Ford's self-driving cars head to Miami

Sadly, there doesn't appear to be a partnership with Will Smith. Opportunity missed.

Andrew Krok Reviews Editor / Cars
Cars are Andrew's jam, as is strawberry. After spending years as a regular ol' car fanatic, he started working his way through the echelons of the automotive industry, starting out as social-media director of a small European-focused garage outside of Chicago. From there, he moved to the editorial side, penning several written features in Total 911 Magazine before becoming a full-time auto writer, first for a local Chicago outlet and then for CNET Cars.
Andrew Krok
3 min read

Automakers and tech companies have spent plenty of time getting their self-driving car development off the ground, and you usually hear about them setting up shop in California or Arizona. Ford's got a presence there, but it's also heading southeast -- way southeast.

Ford announced today that it has set up shop in Miami to help flesh out its autonomous vehicle development. It already has two separate fleets on the ground -- one from its partnership with Argo AI, and one from a separate partnership with Domino's. It's also establishing a maintenance facility to keep everything running nicely.

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Argo's cars feature both English and Spanish explanations that the vehicle is autonomous.


Pizza's here!

The Domino's partnership is not so much a vehicle test as it is an exploration into how the general public will react to self-driving cars . Originally based in Ann Arbor, this pilot program uses a "self-driving" car to deliver pizza to a person's driveway, where they'll come outside and retrieve the pizza from the vehicle. Sadly, it's not a real self-driving car -- it's just mocked up like one, as the whole goal behind this side of Ford's AV testing is gauging consumer reaction to such a vehicle.

Postmates, an app where you can spend way too much money paying people to bring you things from the store, is also getting in on the action in March. Both companies will help Ford gather experience on customer interaction with self-driving vehicles, which will be quite important, as Ford hopes to roll out a real autonomous delivery service in the future.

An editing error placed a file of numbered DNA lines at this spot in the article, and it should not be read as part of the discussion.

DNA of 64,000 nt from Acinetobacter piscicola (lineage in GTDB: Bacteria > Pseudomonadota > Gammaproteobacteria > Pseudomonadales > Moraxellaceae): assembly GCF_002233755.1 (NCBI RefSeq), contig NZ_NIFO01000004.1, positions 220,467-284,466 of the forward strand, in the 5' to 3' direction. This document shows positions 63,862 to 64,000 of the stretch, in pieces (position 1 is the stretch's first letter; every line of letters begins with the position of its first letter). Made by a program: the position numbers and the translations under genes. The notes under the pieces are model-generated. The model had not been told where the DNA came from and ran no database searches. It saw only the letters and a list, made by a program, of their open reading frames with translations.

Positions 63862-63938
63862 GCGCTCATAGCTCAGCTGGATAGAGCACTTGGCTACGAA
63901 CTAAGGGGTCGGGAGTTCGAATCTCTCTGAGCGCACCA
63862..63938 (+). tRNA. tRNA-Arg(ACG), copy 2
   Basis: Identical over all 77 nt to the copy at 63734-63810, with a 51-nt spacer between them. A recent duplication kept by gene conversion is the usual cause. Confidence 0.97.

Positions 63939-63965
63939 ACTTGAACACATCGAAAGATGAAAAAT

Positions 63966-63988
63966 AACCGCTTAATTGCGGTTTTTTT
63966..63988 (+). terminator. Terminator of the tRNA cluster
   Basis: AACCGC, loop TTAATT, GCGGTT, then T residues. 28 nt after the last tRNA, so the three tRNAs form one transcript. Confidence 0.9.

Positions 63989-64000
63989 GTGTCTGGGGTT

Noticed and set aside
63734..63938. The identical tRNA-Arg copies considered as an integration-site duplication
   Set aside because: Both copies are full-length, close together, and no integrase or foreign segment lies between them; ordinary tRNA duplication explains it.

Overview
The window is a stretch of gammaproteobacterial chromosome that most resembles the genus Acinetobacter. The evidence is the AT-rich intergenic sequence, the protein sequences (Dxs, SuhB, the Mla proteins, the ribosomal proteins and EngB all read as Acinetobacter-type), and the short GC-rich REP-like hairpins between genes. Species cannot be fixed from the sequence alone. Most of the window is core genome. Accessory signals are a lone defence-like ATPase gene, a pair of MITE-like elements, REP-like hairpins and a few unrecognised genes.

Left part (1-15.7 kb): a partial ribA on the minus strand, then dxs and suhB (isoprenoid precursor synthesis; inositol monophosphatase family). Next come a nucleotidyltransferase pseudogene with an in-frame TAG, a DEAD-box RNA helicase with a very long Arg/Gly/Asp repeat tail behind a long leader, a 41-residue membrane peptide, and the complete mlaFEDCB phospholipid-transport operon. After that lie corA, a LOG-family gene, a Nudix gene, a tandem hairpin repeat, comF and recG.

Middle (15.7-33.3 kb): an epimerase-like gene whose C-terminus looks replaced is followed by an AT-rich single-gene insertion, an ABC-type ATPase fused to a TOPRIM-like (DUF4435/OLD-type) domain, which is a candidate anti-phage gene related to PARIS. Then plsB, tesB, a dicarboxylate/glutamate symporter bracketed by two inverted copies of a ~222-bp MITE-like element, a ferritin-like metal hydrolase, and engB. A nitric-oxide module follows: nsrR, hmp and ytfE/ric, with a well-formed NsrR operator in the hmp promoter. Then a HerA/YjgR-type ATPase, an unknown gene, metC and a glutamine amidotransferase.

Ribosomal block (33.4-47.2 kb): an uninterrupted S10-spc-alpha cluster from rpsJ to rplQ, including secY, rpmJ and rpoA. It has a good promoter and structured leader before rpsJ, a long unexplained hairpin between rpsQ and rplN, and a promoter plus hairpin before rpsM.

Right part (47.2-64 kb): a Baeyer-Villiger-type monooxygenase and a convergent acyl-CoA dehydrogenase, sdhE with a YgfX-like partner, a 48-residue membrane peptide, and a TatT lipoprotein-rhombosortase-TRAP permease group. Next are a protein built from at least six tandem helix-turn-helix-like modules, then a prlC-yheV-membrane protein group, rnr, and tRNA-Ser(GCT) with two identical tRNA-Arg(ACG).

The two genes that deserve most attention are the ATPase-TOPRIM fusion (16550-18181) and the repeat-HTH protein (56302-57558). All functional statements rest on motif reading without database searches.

More than just smoke and mirrors

While Domino's might be using "self-driving" cars, Argo AI's autonomous car is as real as it gets. The company, which received a $1 billion investment from Ford last year, is dedicated to building a software system that will provide the underpinnings for proper autonomy. Argo's cars are already crawling around Miami, gathering map data and experience that will bolster its future efforts as the fleet expands.

Argo made headlines late last year when its CEO took to Medium to tell people to slow the AV hype train down. Taking others to task on aggressive timeframes, Argo's chief claims there are still so many hoops that need jumping through before any kind of widespread AV rollout, most of which are hardware-related. It's nice to see some tempered expectations for once.

Ford's self-driving cars bring a different kind of fiesta to Miami

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Setting up a base of operations

Ford isn't just letting its cars loose all over Miami without a single place they can call home. Ford is also establishing a centralized base of operations near downtown Miami that will serve as a hub for both service and routine things like cleaning.

AVs rely on a wide variety of sensors and cameras to "see," so a primary task of this operations terminal will be keeping that hardware nice and clean. It will also maintain the vehicles, which for now still rely on Ford's production powertrains. If something goes awry, the home base will be equipped to handle it.

But that doesn't mean Ford is leaving its dealers out of the equation. The automaker is working with local dealers to find ways to integrate AV-related operations into already established franchises. After all, if you want thousands of self-driving vehicles crawling all over the place, you can't expect to maintain them all in a single location.

Why Miami?

Miami might seem like an odd place to set up shop, at least based on what most other companies are doing, but a quick look at some statistics (or a quick drive through downtown Miami) should clear that right up.

According to the Inrix Global Traffic Scorecard, Miami is the 10th most congested city in the world, and the fifth most congested in the US. Approximately 10 percent of a Miami commuter's annual drive time -- 64 hours -- is spent sitting in congestion. 

Update, Feb. 28: Amended the text to better reflect the purpose of Ford's partnership with Domino's.